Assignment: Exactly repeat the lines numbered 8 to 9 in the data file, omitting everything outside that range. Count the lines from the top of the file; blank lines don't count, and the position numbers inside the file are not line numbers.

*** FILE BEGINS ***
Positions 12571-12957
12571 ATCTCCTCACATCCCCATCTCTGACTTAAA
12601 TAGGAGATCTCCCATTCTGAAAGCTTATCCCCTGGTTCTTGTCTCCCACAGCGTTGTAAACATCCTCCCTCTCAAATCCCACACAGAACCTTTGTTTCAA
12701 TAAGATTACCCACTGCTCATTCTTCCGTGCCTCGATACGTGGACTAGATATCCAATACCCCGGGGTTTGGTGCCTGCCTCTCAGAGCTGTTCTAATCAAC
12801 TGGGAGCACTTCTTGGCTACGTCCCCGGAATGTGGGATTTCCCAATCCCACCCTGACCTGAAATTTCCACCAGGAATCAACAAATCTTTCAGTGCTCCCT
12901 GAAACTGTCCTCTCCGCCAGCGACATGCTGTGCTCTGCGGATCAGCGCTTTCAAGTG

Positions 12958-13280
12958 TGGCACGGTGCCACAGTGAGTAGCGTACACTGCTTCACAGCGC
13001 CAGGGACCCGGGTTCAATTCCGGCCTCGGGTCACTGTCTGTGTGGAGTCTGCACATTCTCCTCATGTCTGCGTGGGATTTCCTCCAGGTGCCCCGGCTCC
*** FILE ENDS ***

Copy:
12958 TGGCACGGTGCCACAGTGAGTAGCGTACACTGCTTCACAGCGC
13001 CAGGGACCCGGGTTCAATTCCGGCCTCGGGTCACTGTCTGTGTGGAGTCTGCACATTCTCCTCATGTCTGCGTGGGATTTCCTCCAGGTGCCCCGGCTCC